The Gozo tunnel debate organised by the Gozitan NGO Wirt Għawdex  on March 18 has sent into panic mode the pro-tunnel politicians and the Gozitan business interests pushing them to go ahead with the project.

Until March 18, we citizens were being kept in the dark by our government with regard to the various studies that have been and are being carried out vis-à-vis the planning and building of the Gozo tunnel.

Indeed, in most cases, we still are.

Yet, that meeting was revealing. Until then, the pro-tunnel lobby, led by Franco Mercieca and Chris Said, had resorted to the tactic of stuffing down our throat the mantra that 85 per cent of Gozitans are in favour of the tunnel and therefore we should all shut up and get on with it, studies or no studies.

Apart from the fact that this 85 per cent figure is proving to be a fictitious one, as can be gauged from the latest 66 per cent figure that came up in the MaltaToday scientific poll, these people have absolutely no respect for the rest of the Maltese population, who will also be affected by such mammoth project.

The arrogance is personified in the figure of Mercieca, who not only treats us as morons by saying that since we do not understand anything about geology he will therefore not publish the preliminary study, but he also goes on to reaffirm that the discussion is closed... when it has hardly started.

As stated, the March 18 discussion sent these politicians into panic mode because, until that day, they never realised that many level-headed Gozitans, who have calmly weighed the pros and cons of the project, actually came out against it, on balance.

So now, that they have started to experience first-hand the opposition of Gozitans themselves to their megalomaniac project, they are resorting to bypass the people’s opinion as quickly as possible by trying to tie the Maltese Parliament to a rushed definite decision before the results of serious studies have even been made public.

Ian Borg and Justyne Caruana have in fact presented a disgusting motion in Parliament to tie Parliament’s hands at this stage. The Gozo Business Chamber, as expected, was quick to welcome the presentation of this government motion seeking parliamentary support for the tunnel project. Rest assured that Said will be there to laud the whole venture, as will other persons with strong business interests in Gozo.

So now, that they have started to experience first-hand the opposition of Gozitans themselves they are resorting to bypass people’s opinion

The behaviour of these people is utterly irresponsible and could spell disaster for present and future Maltese and Gozitan generations for the next half century to come.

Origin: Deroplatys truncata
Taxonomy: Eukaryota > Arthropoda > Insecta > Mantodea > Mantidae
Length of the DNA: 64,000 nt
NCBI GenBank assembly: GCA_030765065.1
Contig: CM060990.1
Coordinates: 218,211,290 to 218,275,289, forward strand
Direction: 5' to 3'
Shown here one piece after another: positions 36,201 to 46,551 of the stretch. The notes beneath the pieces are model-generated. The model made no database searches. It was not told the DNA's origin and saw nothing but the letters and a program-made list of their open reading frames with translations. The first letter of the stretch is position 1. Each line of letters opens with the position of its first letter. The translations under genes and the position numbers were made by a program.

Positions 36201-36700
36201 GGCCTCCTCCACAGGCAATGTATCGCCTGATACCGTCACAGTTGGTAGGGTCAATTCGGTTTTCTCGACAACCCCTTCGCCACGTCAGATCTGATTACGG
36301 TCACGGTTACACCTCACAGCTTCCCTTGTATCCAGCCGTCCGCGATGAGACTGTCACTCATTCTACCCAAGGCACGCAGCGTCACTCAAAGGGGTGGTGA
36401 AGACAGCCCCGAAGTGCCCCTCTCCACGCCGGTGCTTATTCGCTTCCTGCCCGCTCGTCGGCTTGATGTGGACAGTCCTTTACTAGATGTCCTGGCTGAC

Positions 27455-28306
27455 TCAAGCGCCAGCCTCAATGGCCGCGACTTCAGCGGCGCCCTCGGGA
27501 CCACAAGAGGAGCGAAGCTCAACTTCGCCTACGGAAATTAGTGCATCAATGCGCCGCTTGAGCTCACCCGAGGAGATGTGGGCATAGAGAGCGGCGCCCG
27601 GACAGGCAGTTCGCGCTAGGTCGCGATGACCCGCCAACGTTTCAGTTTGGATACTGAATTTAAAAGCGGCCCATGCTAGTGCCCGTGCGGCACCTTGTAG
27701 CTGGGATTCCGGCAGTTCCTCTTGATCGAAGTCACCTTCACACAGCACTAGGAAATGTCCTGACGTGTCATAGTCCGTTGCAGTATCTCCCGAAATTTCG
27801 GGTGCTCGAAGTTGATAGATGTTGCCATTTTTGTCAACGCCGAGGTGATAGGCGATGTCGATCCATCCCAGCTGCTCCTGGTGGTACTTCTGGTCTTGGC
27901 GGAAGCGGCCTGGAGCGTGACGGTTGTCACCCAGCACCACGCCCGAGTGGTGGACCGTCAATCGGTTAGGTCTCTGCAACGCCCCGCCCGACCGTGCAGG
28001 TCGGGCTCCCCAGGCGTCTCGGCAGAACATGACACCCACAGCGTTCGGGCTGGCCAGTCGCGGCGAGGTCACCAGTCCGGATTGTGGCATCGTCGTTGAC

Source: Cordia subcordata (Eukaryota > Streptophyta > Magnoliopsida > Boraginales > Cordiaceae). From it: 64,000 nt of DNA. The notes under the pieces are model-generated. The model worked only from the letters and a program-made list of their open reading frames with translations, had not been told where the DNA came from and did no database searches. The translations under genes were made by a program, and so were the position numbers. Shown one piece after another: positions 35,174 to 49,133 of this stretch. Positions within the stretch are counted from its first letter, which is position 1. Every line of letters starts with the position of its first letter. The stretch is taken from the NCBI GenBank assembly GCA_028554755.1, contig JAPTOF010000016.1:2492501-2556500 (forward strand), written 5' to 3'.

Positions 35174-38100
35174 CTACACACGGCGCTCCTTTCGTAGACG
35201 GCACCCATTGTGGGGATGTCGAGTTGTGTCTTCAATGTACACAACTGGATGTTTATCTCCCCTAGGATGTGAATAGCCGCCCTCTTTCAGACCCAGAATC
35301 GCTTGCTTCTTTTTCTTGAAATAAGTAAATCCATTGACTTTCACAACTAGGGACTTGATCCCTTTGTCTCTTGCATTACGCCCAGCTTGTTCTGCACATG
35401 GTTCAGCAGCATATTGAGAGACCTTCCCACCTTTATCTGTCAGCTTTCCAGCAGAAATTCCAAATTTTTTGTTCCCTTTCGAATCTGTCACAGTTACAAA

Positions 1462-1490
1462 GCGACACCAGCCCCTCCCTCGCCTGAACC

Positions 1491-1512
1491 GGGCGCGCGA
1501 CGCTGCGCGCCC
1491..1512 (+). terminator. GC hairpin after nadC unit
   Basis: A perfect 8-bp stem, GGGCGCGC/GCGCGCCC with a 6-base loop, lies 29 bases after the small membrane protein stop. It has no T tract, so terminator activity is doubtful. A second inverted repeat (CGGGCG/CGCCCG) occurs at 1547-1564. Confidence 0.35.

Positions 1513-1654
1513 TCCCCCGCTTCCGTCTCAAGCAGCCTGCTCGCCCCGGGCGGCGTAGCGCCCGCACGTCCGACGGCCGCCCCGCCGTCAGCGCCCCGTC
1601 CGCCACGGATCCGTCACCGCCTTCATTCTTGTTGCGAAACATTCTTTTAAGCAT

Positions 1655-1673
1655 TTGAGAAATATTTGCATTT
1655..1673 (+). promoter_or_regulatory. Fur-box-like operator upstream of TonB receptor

In the Manikata area they will be destroying pristine countryside, the perched pure aquifier, Roman tombs and Roman wells. New roads will be built in the middle of what is now virgin agricultural land. This land is 100 per cent privately owned. Noise pollution will reign supreme.

In Gozo they will destroy a vast area going from Ta’ Xħajma to Ta’ Qalliegħ to Ta’ Bordin. Sixty per cent of this land is private land and around 15 farming families actually till the land is there. Noise pollution will reign supreme here too.

But listen to what experts like Nic Carey, who worked on a 36km Channel tunnel, have to say about the tunnel digging itself:

“There is something very odd about this whole affair which goes against many of the principles of tunnel building. First the tunnel will need some passive ventilation so it would have to pass under Comino to be able to construct a ‘chimney’. 

If you do not do this then the force of air required would prohibit traffic movement. The force to mechanically extract that distance would be colossal. Assuming you are extracting from both ends you have to calculate 6.5 kms x the diameter x minimum four ach (air changes per hour). 

Then there is the spoil issue. These machines grind the rock to a point that it is little more than ‘crusher run’. Okay for ‘blinding’ roads under a finished surface but for site fill it needs heavy compaction or settlement is an issue.

All in all, my conclusion is that we are being conned and this is not a viable project in the way that it is being presented or the presenters themselves do not know what they are talking about.

Was this motion urgently pushed through Parliament because of fear that people get to know of the real implications involved in the building of the tunnel?

Arnold Cassola, independent candidate at next MEP elections, is former Secretary General of the European Green Party and former member of the Italian Parliament.   

This is a Times of Malta print opinion piece

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